French town, in the department of Seine-et-Marne. Jews were settled there as early as the twelfth century. Thibaut, Count of Champagne, made an agreement with Provins in 1230 in which he reserved to himself all rights over the Jews of the town. In 1298 or 1299 Hagin, a Jewish resident of the town, was commissioned to deposit in the hands of the royal officials the proceeds of the taxes paid by his coreligionists of the bailiwick of Troyes. In 1301 Simonnet and Vivant, sons of Simon the Jew, sold to Perronelle, widow of Jean de Joy, goldsmith, for the sum of 21 livres of the currency of Tours, one-half of a piece of land situated in the Jewish quarter of Provins, above the Porte Neuve, and bordering on an estate belonging to the Jew Hagin Dalie. A document of 1313 mentions the sale by Maitre Pierre d'Argemont, clerk, for the sum of 400 livres (Tours currency), of a house which had belonged to the Jews Josson de Coulommiers and his son Croissant, adjoining the enclosure of the chateau and surrounding the Jewish school. The following are noteworthy among the names of Jews of Provins: Abraham, Molin, Haquin, Samuel Courtoiz, Judas, the Jewess Bonne, and the scholars Jacob ben Meïr (13th cent.), Meïr ben Elijah (Zunz, "Literaturgesch." p. 328), and Isaac Cohen of = (lived at Paris in 1217).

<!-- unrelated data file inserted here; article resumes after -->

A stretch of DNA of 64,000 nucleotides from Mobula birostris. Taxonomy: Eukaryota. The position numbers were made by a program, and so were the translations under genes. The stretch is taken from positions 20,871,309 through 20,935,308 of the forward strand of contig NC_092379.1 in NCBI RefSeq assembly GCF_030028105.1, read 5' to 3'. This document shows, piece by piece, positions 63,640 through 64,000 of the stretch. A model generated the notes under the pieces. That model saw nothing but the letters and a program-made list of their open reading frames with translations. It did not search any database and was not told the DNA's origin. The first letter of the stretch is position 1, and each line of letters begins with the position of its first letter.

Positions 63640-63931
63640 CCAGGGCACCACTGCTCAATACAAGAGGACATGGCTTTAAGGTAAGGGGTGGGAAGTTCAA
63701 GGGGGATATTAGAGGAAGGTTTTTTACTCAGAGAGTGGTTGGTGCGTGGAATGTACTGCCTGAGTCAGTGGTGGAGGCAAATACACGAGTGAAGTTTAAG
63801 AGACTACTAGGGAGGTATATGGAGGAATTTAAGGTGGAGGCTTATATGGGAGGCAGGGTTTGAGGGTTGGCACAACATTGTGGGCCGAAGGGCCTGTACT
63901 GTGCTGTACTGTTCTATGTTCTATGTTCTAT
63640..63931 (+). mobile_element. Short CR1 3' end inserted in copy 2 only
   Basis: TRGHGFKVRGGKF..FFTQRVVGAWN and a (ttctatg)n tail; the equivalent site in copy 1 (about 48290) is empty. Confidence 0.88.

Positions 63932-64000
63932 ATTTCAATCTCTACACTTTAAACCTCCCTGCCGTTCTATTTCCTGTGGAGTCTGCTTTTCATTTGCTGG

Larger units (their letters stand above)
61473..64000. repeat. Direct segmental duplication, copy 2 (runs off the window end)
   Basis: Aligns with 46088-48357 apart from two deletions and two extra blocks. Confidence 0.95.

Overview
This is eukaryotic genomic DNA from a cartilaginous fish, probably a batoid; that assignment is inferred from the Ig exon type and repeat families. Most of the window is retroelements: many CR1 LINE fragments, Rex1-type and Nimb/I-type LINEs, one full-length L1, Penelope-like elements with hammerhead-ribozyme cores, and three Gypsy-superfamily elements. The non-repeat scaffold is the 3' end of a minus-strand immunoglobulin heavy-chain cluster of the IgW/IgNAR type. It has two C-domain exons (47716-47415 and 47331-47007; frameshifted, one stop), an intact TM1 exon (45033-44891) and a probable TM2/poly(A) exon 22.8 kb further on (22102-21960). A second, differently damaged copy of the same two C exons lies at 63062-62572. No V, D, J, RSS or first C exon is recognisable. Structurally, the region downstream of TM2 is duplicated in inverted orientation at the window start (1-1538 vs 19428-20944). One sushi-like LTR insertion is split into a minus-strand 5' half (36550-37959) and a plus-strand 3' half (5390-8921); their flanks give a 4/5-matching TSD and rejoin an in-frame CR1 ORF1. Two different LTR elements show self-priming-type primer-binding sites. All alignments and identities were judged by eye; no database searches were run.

• Gross, Gallia Judaica, pp. 495, 515-516;
  • Steinschneider, Hebr. Bibl. xxi. 107;
  • R. E. J. ii. 29, 69; xv. 240, 247, 251; xix. 253-255;
  • Teulet, Layettes du Trésor des Chartes. i. 186, No. 2075.
G. S. K.
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